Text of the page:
Long-awaited flight lands early | Northwest

Robert Roffulo

Buoyed by a rare 75 mph tailwind, the Lewiston-Nez Perce County Regional Airport’s first direct commercial passenger flight from Denver landed at about 8:50 p.m. Tuesday. Its arrival was more than 40 minutes ahead of schedule, prompting cheers and applause from a crowd of more than 100 civic leaders who […]

Buoyed by a rare 75 mph tailwind, the Lewiston-Nez Perce County Regional Airport’s first direct commercial passenger flight from Denver landed at about 8:50 p.m. Tuesday.

Its arrival was more than 40 minutes ahead of schedule, prompting cheers and applause from a crowd of more than 100 civic leaders who congregated on the second floor of the terminal for the occasion.

After landing, the plane went under an arch of water sprayed by the airport’s two firetrucks before coming to a stop.

The 28 passengers on the 50-passenger aircraft walked under a blue and white balloon arch inside the airport terminal. They were followed a few minutes later by the flight crew, including the captain, who paused and bowed before joining the gathering.

Lewiston resident Jody Howell was one of those on hand for the event to pick up her neighbor, one of the passengers.

“I’m just thrilled we’re getting another airline,” she said.

United Airlines and the Denver International Airport provided prepared statements, released Tuesday, to mark the milestone.

United is looking forward to many successful years in Lewiston, said Marie Downey, United’s managing director, sales west division.

The service, she said, should spur commerce in the area and draw tourists.

“I understand the community really came together to make this service a reality, which made a difference in distinguishing you from the many others seeking United service,” Downey said.

The new destination gives Lewiston airport users direct access to United’s fastest growing hub, which already has more than 450 daily United departures.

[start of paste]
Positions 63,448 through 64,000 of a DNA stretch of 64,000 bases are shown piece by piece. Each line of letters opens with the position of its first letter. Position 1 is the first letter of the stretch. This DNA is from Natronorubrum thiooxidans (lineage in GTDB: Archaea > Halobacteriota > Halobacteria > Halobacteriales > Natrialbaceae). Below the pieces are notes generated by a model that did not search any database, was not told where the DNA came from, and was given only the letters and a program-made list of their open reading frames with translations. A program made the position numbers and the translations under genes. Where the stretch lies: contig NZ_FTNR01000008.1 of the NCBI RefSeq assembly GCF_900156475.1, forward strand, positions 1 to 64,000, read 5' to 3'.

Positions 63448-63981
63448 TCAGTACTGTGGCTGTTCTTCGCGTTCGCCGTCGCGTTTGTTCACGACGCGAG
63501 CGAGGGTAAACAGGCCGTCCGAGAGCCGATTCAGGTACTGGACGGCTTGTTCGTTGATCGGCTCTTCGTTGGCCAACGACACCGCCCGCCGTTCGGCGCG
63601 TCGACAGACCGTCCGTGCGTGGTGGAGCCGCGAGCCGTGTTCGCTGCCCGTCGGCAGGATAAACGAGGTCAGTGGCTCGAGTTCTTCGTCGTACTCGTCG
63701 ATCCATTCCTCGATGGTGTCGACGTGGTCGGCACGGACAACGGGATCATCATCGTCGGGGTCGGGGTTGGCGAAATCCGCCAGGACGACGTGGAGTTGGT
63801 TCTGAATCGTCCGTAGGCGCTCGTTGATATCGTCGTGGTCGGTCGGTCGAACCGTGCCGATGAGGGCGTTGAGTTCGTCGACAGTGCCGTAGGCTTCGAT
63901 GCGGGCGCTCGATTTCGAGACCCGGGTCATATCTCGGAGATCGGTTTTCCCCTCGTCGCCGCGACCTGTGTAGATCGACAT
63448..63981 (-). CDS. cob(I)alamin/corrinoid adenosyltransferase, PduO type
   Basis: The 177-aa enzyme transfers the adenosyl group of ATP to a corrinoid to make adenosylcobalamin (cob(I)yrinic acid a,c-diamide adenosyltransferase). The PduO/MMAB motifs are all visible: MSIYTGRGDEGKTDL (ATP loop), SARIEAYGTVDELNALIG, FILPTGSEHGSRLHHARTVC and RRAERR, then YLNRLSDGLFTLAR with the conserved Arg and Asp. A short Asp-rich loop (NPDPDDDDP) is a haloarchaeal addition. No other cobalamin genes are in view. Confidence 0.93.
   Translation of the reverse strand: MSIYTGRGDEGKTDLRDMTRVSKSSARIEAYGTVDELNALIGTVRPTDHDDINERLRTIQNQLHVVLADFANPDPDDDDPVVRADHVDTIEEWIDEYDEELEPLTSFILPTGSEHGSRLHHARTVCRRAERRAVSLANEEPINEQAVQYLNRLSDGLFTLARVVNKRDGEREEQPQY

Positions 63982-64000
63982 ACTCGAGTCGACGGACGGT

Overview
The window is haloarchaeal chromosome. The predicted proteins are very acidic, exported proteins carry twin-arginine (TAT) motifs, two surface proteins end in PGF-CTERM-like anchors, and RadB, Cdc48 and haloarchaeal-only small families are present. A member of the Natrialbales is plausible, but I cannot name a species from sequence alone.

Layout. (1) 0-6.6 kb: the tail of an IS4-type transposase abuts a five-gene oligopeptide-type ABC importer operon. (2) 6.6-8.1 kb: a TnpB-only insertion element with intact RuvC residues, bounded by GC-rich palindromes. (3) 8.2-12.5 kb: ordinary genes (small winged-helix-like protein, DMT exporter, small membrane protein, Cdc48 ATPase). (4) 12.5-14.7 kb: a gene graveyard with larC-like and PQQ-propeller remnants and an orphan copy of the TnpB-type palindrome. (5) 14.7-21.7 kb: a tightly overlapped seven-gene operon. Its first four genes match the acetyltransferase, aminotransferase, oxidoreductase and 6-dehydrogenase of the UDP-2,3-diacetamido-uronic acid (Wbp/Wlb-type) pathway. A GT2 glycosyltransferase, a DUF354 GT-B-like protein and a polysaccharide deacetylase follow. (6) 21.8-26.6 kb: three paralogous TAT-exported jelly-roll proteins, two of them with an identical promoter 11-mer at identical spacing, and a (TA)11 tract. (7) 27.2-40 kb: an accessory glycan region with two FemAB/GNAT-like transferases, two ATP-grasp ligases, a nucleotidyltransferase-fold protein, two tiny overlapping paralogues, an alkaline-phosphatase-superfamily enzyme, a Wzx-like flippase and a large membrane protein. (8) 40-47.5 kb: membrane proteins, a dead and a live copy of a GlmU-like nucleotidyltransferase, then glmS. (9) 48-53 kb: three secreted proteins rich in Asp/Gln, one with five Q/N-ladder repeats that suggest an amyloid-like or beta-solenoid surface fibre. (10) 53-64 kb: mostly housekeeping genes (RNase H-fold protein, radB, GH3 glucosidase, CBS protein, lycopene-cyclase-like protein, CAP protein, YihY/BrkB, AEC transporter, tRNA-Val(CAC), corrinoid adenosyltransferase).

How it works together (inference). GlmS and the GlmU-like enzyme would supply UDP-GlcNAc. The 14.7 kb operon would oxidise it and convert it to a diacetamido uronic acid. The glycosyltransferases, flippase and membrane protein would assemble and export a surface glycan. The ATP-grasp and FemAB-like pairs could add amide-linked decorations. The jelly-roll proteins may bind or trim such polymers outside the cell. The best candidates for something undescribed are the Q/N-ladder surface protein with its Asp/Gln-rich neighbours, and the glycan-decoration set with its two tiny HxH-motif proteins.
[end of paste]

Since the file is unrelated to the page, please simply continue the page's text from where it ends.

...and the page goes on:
“With our partner airlines, we have the largest international network amongst U.S. carriers,” she said.

Besides bolstering the roster of flights in Denver, United is increasing the number of gates to 90 in Denver and adding 270 aircraft to its fleet, Downey said.

“We plan to retrofit 100 percent of the remaining mainline, narrow-body fleet to transform the customer experience,” she said.

Signature interiors will have larger overhead bins, seatback entertainment in every seat and “the industry’s fastest available Wi-Fi,” Downey said.

Denver airport officials are pleased more Lewiston passengers will be frequenting their terminal, said Laura Jackson, vice president of air service development for the Denver airport, which has more than 200 nonstop destinations.

“As the third busiest airport in the world, every single route is important to us,” she said.

The start of the Denver flights, which are operated by SkyWest, follows more than a year of work by airport backers that began before the COVID-19 pandemic hit.

Their goal was to maintain the existing Delta nonstop Salt Lake City service and add more destinations that could be reached without layovers after Alaska Airlines withdrew its Horizon Air flights to Seattle and Boise three years ago.

At the time, the airline stated it was leaving Lewiston because passenger volumes were too low.

The effort to give Lewiston airport customers more options happened behind the scenes until a June announcement of the daily Denver service, with an early morning departure and an evening arrival.

This summer, airport officials released the terms of an incentive agreement that was negotiated with United.

United will receive $4 million in a three-year deal. Nez Perce County, which owns the airport with the city of Lewiston, is providing a first-year payment of $1.75 million from its $7.8 million allocation from the American Rescue Plan Act. The airport will pay $1.25 million in the second year and $1 million in the third year.

That investment is expected to help area manufacturers reach their customers and suppliers better and bring more travelers to the region.

As part of attracting more flights, the airport terminal also has undergone a major upgrade. Space for passengers who have cleared security has about doubled thanks to part of the second story being remodeled, and bathrooms have been upgraded.

The improvements will make it easier for the airport to serve United and Delta, which have departing morning flights at about the same time.


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